Systematics Section / ASPT
Plunkett, Gregory M. , Lowry, Porter P. II .
Evolution and Biogeography in Melanesian Schefflera (Araliaceae): a Preliminary Assessment Based on ITS and ETS Sequence Data.
The genus Schefflera represents one of the most significant challenges to the systematics of Araliaceae. It is the family’s largest genus (with over 900 species), but recent evidence has demonstrated its significant polyphyly, with five unrelated clades of Schefflera spread throughout the phylogenetic tree of the family. One of these clades, informally called “Melanesian Schefflera” (with c. 50 species), is distributed on the islands of the southwestern Pacific Ocean (ranging from Fiji to New Guinea), with a center of diversity in New Caledonia. Morphological data suggest that this clade may be divided into five subgroups (four of which range broadly throughout Melanesia). We used nuclear sequence data from two non-coding regions (ITS and ETS) to examine phylogenetic and biogeographic relationships in this clade. Preliminary results confirm the monophyly of Melanesian Schefflera and three of its subgroups (“Plerandra,” “Gabriellae,” and “Canacoschefflera”). A fourth subgroup, “Dizygotheca,” is morphologically and cytologically very distinctive, but appears to be polyphyletic in the cladogram based on nuclear markers; additional data must be collected to test this surprising result. Only one species from the small “Dictyophlebes” subgroup could be sampled, but this appears to be closely related to “Plerandra.” Biogeographically, Melanesian Schefflera appears to have originated in New Caledonia. From this island, there were multiple dispersals to other areas of Melanesia, including Vanuatu (in the “Dizygotheca” subgroup), at least two independent dispersals to Fiji (in “Gabriellae” and in the “Plerandra”+”Dictyophlebes” clade), plus one dispersal from Fiji to New Guinea (in “Plerandra”). In general, these results parallel the findings in other clades of Araliaceae from the Pacific, including Polyscias and Meryta, suggesting a common pattern of dispersal among plants of the insular southwest Pacific.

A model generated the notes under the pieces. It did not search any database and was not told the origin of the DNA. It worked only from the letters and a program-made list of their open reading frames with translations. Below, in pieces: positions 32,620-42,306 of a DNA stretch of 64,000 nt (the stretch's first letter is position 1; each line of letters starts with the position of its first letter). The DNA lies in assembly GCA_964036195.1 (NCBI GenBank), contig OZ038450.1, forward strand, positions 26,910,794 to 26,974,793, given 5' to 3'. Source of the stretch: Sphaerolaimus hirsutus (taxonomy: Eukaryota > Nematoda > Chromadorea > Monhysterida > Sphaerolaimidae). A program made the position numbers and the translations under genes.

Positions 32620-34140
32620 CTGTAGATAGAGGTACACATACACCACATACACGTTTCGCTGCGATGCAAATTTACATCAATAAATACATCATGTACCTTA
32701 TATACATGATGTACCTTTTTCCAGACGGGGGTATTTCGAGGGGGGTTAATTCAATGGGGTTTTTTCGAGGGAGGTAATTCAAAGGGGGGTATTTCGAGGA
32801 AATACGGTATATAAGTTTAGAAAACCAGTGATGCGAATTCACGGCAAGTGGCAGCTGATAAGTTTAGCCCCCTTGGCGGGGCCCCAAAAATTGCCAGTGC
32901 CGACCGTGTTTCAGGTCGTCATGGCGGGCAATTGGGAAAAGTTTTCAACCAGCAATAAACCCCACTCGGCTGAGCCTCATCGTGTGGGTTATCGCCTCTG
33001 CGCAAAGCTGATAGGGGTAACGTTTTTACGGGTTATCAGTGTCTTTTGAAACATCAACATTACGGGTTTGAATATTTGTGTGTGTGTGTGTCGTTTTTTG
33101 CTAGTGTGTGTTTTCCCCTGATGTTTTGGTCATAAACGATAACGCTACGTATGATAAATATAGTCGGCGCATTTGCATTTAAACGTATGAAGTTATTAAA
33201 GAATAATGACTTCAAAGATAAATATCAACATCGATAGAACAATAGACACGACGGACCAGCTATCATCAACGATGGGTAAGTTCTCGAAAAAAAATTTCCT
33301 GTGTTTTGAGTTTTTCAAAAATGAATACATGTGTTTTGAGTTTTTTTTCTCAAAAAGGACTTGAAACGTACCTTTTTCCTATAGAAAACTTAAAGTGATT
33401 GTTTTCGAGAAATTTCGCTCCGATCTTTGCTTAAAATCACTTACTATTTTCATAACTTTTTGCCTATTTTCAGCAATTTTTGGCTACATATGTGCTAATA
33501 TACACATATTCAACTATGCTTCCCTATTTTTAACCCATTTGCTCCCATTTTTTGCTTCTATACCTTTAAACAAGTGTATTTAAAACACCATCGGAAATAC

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1 - Virginia Commonwealth University, Department of Biology, P.O. Box 842012, Richmond, Virginia, 23284
2 - Missouri Botanical Garden, P.O. Box 299, St. Louis, Missouri, 63166
Presentation Type: Oral Paper:Papers for Sections
Location: Lake Erie/Hilton
Date: Monday, July 9th, 2007
Time: 1:00 PM